‘Last Kiss’ tackles tough relationship decisions
Zach Braff is the kind of guy women want to take home to meet the folks. He’s the guy next door. He’s the guy with the “puppy-dog eyes” who can do no wrong. His down-to-earth, real-life persona paralleled his character in his movie “Garden State,” which he wrote, directed and starred in. (And, yes, it was loosely based on his own existence, involving his interaction with his family and friends, and that movie played well and did very good at the box office.)
In short, Zach comes across as an easy-going guy with very little baggage. So what is he doing in this flick, “The Last Kiss,” that makes you want slap him?
Zach plays Michael, a man on the cusp of his 30th birthday who questions the decisions that have taken him up to this milestone, reflecting on what path his life should go. It doesn’t help that his girlfriend, Jenna (Jacinda Barrett), is pregnant with his child. Those kinds of “decisions” sort of force one into mapping out what one should do, and in a hurry, because a family is about to be formed. They’re in love and she wants to buy a house, which, of course, makes Michael question what his next decision should be. His self-esteem isn’t exactly flying off the charts, but he has the love of a good woman who adores him and a family that likes her.
So what does he do? Yep. He is going to blow the whole thing by deciding that now is a good time to sow his oats, and with a much younger woman. The woman in this case is the very hot 18-year-old coed, Kim (Rachel Bilson of “The OC”). They’re just friends, of course. Yeah, right. You can see the spiral starting to happen, and not in an upward direction.
The movie gains momentum from its all-star supporting cast, which includes remarkable performances by Blythe Danner and Tom Wilkinson as Jenna’s parents, who are grappling with the realization that their love fire isn’t burning like it used to as they come to terms that their marriage has flatlined. Clear! The storyline with these two veteran actors is worth the price of admission alone.
Add to that Michael’s friends (Casey Affleck, Michael Weston and Eric Christian Olsen) and their stories and, well, you get a multifaceted motion picture (try saying that four times real fast) that works on several levels and is smart.
“The Last Kiss” doesn’t glorify romance, but instead takes on a journey involving three generations of “real” people and how they work (or don’t) at making what they have a lasting love. I will say this, though. You will be surprised at how the movie concludes, and it makes you rethink whom you have in your life and how you should cherish that person.
Director Tony Goldwyn does a fantastic job here, examining love at different stages and what some people do when they are confused, not thinking coherently with their head (guys, take notice), but rather acting recklessly and impulsively with their heart. Why was I able to relate so strongly to this picture, hmmmmmm? Live and learn, I guess.
Zach Braff has come a long way since “Garden State” (and also his role as Dr. John “J.D.” Dorian from TV’s “Scrubs”), and this movie really allows us to see him as more than just a one-dimensional character on the surface, but rather as a person on the edge who knows he has a good thing, yet still sacrifices that for a belief that the grass will remain greener on the other side. It’s a more mature role for him and, under the direction of Goldwyn, he really comes into his own. In fact, Braff was able to tweak some of the script to make his character more believable, but also make him accessible even though he is a jerk at what he’s doing.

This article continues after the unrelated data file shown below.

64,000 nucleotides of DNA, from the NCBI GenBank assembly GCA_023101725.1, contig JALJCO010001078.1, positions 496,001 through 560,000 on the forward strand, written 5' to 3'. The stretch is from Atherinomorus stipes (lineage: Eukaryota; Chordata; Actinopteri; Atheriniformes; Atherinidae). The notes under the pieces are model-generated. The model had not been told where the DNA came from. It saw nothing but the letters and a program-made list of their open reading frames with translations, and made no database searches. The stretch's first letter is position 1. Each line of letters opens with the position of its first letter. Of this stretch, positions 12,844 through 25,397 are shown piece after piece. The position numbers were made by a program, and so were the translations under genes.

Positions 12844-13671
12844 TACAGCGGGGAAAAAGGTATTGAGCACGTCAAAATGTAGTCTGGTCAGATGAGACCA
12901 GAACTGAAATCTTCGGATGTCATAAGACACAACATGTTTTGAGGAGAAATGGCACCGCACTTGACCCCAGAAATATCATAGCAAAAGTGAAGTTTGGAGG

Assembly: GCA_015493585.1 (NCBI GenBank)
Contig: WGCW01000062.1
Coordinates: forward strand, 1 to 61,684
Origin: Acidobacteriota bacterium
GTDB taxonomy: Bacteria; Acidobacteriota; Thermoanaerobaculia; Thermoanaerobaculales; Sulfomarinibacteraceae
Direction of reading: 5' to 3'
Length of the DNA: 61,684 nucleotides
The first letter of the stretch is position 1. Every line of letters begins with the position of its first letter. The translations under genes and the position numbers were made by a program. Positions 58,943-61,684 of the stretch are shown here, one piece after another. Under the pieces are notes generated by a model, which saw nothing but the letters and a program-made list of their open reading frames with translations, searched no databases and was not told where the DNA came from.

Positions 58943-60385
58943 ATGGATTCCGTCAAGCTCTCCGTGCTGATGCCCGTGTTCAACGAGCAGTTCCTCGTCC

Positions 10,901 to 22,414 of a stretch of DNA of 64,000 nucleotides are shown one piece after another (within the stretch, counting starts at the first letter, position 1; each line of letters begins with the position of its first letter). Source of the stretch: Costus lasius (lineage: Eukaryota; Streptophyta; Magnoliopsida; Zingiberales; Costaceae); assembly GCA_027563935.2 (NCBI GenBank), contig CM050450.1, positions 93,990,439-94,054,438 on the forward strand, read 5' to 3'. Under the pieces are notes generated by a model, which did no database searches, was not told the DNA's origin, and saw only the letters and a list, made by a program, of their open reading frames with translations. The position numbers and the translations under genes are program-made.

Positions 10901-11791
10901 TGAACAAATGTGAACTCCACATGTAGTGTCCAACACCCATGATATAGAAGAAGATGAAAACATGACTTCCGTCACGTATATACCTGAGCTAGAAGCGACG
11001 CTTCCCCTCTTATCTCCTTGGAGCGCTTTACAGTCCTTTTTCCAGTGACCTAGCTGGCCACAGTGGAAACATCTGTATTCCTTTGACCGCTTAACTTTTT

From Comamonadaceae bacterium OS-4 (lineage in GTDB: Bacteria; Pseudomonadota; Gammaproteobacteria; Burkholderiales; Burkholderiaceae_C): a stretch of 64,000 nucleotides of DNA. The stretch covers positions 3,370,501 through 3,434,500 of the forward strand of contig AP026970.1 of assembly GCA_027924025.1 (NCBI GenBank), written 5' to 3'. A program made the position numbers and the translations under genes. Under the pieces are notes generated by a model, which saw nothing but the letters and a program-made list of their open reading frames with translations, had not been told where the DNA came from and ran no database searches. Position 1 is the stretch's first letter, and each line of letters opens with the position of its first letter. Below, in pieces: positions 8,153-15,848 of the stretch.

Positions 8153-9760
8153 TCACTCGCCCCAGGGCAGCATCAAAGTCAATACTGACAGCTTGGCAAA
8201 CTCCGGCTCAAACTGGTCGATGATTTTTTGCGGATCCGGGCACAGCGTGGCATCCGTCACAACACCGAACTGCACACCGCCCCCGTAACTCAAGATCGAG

Same, too, goes for his supporting cast, especially Casey Affleck, who has finally risen out of the shadow of his more-famous brother, Ben. Here we see him in his own spotlight, not upstaging the other characters but funny enough to release some of the tensions that permeate through “The Last Kiss.”
The movie also has a killer score, with original music by Michael Penn, that just adds to the overall likeability to this late-summer movie. Not just a great date flick, but one to see with a loved one you’ve had for years, “The Last Kiss” reminds us that love is never easy to maintain, even though it sure seemed like it in the beginning stages, didn’t it?
– Howie Nave is host/manager of The Improv comedy club inside Harveys and reviews films for seven radio stations throughout northern California and Nevada, including the Sirius Radio Network every Sunday evening. He hosts “Howie’s Morning Rush” on Tahoe’s KRLT radio and you can see his film reviews every Friday morning on KOLO ABC TV Channel 8.
Keepin’ it Reel
Now playing: “The Last Kiss”
Starring: Zach Braff, Jacinda Barrett, Casey Affleck, Rachel Bilson, Michael Weston, Blythe Danner, Tom Wilkinson and Eric Christian Olsen
Directed by: Tony Goldwyn
Rated: R for sexuality, nudity and language
Length: 110 minutes
Howie gives it: 4.5 out of 5 bagels
Support Local Journalism
Support Local Journalism
Readers around the Lake Tahoe Basin and beyond make the Tahoe Tribune's work possible. Your financial contribution supports our efforts to deliver quality, locally relevant journalism.
Now more than ever, your support is critical to help us keep our community informed about the evolving coronavirus pandemic and the impact it is having locally. Every contribution, however large or small, will make a difference.
Your donation will help us continue to cover COVID-19 and our other vital local news.